The best of the best from this year's TEDx Manhattan conference. First up: the Urban Design Lab's Michael Conard on eliminating food deserts.
This February, TEDx Manhattan—an independently organized local version of the esteemed TED conference—brought together a crowd of organic food advocates, entrepreneurs, chefs, and others who care about issues of food access and sustainability for a day of talks related to the theme "Changing the Way We Eat." (You might recall our live-tweeting from the journalists' table in a back corner of the Prince George Ballroom.) As I imagine is the case at all TED events, some talks adopted a preaching-to-the-choir tone and covered relatively familiar ground (commodity crop subsidies, the health risks of industrial agriculture, and so on), while others surprised, refreshed, or offered new and inspiring ways of thinking about—and, ideally, solving—old problems.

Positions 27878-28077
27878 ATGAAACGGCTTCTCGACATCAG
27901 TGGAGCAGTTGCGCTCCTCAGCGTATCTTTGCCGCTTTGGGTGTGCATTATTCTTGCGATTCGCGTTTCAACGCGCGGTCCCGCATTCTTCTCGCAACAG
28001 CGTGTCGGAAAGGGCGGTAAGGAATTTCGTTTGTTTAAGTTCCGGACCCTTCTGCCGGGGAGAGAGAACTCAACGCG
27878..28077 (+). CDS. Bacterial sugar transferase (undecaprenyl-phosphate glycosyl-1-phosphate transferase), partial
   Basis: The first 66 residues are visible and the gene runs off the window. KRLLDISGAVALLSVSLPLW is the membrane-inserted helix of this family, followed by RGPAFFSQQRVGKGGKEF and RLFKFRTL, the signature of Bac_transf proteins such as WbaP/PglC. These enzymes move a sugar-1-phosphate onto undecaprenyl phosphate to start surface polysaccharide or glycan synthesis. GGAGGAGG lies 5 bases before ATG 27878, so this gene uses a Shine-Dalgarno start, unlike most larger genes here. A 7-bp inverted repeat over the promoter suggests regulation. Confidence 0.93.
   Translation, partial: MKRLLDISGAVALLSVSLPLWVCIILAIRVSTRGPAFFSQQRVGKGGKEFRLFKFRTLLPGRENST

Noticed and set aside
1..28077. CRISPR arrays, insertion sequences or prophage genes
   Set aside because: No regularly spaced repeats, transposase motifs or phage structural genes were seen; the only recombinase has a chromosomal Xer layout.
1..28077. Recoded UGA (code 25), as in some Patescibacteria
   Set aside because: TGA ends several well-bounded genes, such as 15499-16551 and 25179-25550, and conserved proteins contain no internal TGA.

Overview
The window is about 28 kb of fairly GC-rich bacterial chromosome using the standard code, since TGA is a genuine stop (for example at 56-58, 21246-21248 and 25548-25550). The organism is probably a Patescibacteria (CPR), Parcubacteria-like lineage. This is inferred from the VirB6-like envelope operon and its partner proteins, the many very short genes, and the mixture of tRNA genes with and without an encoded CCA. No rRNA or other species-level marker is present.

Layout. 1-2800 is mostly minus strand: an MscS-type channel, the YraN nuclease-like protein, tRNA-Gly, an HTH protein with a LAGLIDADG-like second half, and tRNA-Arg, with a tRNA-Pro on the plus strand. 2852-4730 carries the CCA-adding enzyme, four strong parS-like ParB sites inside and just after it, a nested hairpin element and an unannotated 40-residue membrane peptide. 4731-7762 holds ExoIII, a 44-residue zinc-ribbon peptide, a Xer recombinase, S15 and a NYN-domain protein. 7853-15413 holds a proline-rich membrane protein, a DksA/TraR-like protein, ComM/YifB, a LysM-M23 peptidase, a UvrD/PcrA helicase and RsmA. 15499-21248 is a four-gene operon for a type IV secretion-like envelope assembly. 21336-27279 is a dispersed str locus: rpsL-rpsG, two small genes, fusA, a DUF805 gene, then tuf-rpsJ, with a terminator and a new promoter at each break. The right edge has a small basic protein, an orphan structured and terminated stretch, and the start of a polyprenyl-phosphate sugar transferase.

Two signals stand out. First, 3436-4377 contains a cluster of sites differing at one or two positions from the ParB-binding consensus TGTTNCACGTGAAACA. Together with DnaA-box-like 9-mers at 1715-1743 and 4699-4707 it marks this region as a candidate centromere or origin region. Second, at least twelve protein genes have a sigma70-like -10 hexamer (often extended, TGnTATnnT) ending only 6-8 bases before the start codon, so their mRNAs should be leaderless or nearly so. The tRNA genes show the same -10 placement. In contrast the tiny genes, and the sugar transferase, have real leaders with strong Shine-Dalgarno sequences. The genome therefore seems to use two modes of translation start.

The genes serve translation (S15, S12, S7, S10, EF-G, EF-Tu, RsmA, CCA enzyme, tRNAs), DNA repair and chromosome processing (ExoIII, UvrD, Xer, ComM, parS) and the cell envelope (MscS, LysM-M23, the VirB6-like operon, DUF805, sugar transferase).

And now, finally, the talks are all finally online. Over the next several days, I'll be highlighting the favorites that stand out in my mind more than three months later—the speakers who surprised, refreshed, or thought anew the most.
1. Michael Conard, "Rebuilding our Food System Infrastructure"
The health consequences of "food deserts"—which the USDA defines as "urban neighborhoods and rural towns without ready access to fresh, healthy, and affordable food"—are one of the biggest conversation topics in the food world right now. Rarely have I seen anyone talk about the issue with as much intelligence and clarity as Michael Conard.